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Child-Care Conundrum Presents Hurdles for OR Families

State News

Finding and affording child care is no cake walk for Oregon families right now. A new report details the pressures and some potential policy fixes. The average Oregon family spends 30-percent of its monthly income on child care. According to the U-S Department of Health and Human Services, families should spend no more than seven-percent. Jyoni Shuler is with Our Children Oregon, which is taking a closer look at these issues.

“We’re seeing that this lack of providers, the burnout there, as well as the lack of slots and availability to access, is impacting every single socioeconomic group. And then certainly, disparities exist among racial and ethnic lines as well, said Shuler. We’re seeing Black and Latinx families, in particular, really struggling to afford and access care.”

Shuler says wages for child-care workers are among the lowest of any profession, affecting a workforce largely made up of women and people of color. Nearly one in seven child-care centers in Oregon faces staffing shortages. Shuler adds the pandemic has created additional hurdles, both for families and providers.

Shuler says Oregon should reduce barriers for establishing child-care homes and centers, to improve access in those areas considered to be “child-care deserts” in the state. She adds the federal government can do more to improve wages for providers and bolster subsidy programs for parents, such as the Child Tax Credit.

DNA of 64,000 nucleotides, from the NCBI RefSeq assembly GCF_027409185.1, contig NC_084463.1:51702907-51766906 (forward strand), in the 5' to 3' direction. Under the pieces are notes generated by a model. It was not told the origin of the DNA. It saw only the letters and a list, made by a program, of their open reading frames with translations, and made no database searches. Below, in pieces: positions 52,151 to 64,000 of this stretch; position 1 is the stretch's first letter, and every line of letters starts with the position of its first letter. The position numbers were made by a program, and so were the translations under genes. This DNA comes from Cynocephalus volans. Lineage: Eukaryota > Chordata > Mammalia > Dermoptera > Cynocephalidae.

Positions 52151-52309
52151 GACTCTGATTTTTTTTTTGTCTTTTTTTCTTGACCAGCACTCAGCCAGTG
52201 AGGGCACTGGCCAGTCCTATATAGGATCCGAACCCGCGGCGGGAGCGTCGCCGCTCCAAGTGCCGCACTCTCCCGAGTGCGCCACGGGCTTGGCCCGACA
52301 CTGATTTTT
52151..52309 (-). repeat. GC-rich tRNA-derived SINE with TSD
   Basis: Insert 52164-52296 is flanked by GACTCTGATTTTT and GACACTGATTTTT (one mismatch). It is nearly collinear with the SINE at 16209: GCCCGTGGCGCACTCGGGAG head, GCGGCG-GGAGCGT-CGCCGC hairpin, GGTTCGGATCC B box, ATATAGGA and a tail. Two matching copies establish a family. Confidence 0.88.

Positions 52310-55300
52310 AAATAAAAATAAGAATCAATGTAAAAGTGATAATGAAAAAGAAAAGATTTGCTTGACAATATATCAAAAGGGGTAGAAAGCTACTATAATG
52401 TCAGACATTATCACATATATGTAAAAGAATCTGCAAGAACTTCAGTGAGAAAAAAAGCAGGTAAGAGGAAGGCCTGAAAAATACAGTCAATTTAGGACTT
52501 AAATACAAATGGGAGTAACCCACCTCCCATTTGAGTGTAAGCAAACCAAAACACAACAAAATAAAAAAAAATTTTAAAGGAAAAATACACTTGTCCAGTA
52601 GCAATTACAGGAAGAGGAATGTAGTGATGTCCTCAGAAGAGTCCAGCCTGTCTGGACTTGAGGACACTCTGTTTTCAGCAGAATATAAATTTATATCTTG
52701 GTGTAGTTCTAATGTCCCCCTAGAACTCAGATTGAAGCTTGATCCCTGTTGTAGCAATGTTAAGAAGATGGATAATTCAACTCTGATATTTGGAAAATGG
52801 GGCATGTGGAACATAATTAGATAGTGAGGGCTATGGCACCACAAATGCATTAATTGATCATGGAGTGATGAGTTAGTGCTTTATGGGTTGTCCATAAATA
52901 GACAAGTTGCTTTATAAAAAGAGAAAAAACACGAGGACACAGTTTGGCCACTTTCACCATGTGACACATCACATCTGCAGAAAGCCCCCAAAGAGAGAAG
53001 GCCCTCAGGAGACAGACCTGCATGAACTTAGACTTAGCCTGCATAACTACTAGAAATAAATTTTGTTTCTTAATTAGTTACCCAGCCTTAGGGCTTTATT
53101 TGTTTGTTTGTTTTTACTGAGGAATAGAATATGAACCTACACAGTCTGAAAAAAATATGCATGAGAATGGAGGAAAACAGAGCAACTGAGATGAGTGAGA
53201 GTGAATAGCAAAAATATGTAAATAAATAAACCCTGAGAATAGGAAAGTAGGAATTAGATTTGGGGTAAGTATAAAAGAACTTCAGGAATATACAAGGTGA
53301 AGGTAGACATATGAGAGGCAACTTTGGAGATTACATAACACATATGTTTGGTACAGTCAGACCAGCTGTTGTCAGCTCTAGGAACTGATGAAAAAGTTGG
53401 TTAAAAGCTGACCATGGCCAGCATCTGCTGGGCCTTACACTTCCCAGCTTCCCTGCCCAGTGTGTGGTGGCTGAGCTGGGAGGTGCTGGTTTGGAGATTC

“Expanding the availability and the accessibility of care, and then, really investing in our workforce and ensuring that they’re getting their needs met and really invested, at that governmental level,” said Shuler.

Our Children Oregon also suggests investments to ensure the availability of care and education services that are developmentally and culturally responsive, and in multiple languages.

Shuler says ultimately, this is about children. She says kids need trained providers to support proper child development in their first five years.

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